iEatery takes on fast food 

New San Francisco restaurant feeds a need

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Sometimes you just want to grab a quick bite. You don't want to sit down, or have a conversation with anyone — you just want a healthy meal and to get back to what you were doing.

It seems as if I'm not the only one who feels that.

Last month, San Francisco welcomed a new automated eatery, whose food is based on quinoa. Yes, quinoa.

The restaurant, named Eatsa, offers super-fast, healthy quinoa-based meals for US$6.95. Ordering is done via iPad with a credit card — no cash taken — and customers pick up their meal from a wall of machine cubbyholes.

Not surprising, given the set up, that the people behind the idea are brand and data guys.

The company undertook a roughly two-year process of collecting and analyzing data on consumer taste preferences, and engineering a taste experience — naturally, and without excessive fat, sodium, or sugar — with the addictive qualities of the best fast food.

There are eight signature combos featuring quinoa that's toasted, stir-fried, or turned into stuffing and combined with vegetables and sometimes cheese. For example, the Burrito Bowl has guacamole, salsa fresca, queso mexicano, asada portabello, grilled corn, warm lemon-herb toasted quinoa, tortilla chips and seasoned pinto beans, while the Bento Bowl has stir fry-style quinoa, edamame, crispy wonton strips, teriyaki sauce, miso portabello and apple-cabbage slaw.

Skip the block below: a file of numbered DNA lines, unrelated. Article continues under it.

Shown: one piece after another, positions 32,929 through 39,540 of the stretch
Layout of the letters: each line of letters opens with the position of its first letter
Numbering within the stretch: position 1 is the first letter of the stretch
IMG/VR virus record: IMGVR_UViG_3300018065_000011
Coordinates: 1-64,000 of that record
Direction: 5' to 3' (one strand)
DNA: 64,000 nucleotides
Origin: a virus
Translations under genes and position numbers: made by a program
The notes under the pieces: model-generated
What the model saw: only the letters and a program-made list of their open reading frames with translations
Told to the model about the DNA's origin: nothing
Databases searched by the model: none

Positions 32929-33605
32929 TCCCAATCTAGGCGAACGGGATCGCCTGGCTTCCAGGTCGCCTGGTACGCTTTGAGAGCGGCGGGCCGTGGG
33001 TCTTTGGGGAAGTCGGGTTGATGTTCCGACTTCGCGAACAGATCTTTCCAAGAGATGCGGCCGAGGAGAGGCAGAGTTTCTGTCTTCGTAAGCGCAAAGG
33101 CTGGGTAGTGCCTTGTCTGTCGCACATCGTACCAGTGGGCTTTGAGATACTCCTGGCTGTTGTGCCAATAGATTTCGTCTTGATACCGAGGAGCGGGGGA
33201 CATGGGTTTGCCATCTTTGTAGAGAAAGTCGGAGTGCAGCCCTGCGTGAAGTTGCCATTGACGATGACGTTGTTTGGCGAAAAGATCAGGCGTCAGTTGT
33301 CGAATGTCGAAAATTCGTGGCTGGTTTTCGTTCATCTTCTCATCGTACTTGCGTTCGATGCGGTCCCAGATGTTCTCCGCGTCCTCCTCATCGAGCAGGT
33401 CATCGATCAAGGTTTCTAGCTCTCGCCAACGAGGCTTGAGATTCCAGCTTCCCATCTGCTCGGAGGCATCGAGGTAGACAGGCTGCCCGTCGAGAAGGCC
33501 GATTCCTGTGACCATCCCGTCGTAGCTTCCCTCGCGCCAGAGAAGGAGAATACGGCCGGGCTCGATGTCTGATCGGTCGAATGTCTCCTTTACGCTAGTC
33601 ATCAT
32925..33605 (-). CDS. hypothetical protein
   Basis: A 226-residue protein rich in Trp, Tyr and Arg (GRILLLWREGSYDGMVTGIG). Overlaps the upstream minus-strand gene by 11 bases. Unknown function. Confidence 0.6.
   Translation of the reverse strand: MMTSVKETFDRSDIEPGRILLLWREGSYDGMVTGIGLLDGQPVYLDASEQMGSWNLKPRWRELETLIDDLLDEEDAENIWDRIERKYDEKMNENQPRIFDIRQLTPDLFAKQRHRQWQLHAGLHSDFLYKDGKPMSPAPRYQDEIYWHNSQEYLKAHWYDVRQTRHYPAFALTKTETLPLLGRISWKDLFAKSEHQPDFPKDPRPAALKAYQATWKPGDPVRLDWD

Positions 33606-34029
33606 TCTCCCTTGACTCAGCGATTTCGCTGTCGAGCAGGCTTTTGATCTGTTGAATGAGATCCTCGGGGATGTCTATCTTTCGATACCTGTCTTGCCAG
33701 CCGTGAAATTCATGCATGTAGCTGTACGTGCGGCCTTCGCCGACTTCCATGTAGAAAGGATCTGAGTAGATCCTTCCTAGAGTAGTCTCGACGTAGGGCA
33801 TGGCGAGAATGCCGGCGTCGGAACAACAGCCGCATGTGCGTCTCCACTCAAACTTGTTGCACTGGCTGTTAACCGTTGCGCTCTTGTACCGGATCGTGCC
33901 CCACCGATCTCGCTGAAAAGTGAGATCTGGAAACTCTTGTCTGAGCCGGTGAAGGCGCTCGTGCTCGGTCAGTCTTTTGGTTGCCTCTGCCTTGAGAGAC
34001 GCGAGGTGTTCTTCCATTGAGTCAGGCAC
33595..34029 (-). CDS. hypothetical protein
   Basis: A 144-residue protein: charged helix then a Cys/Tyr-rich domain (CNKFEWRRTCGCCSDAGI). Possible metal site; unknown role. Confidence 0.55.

Did I mention they were US$6.95?

Then you can add any additional ingredients — like cheese, to a dish that doesn't already include it.

According to FastCompany.com Scott Drummond, Eatsa's chief strategy officer and cofounder, CEO and co-founder Tim Young, and their lead investor, David Friedberg — who in 2013 sold his climate-prediction startup, the Climate Corporation, to Monsanto for about a billion dollars — are on a path to remove the human interaction in the process wherever possible.

"We're using data science to drive the whole Eatsa experience," Drummond said on the website recently, adding that it is all about efficiency.

While some may bemoan the loss of jobs should this model take off, Drummond counters with the idea that workers will be needed to create the technology for this type of endeavour. And cooks/chef's will probably always be needed.

The use of technology will also mean that the eatery will learn about its customers. Do they always order the same dish? Do they like to be adventurous? Perhaps the screen will suggest a meal?

Cutting people out of the counter service at fast food was not the primary goal of the outlet though.

The company's founders are intent on moving the food conversation around protein away from meat for the health of the planet.

"We are really intent on solving big, scary challenges," Drummond told FastCompany.com. "The world desperately needs alternative sources of protein that are affordable and more sustainable than meat."

Friedberg, a lifelong vegetarian and passionate apostle of quinoa, told the New York Times that quinoa "is a much more efficient way to deliver protein to people than animal protein."

"The objective is over time we want to automate more and more to increase speed and reduce cost, so we create a food product that's much cheaper and also happens to be healthy."

While it is unlikely we will see anything like this in Whistler in the short term, there is no denying that automated eateries have their place — quick, efficient, tasty, affordable — just what's needed when there is fresh powder to enjoy.

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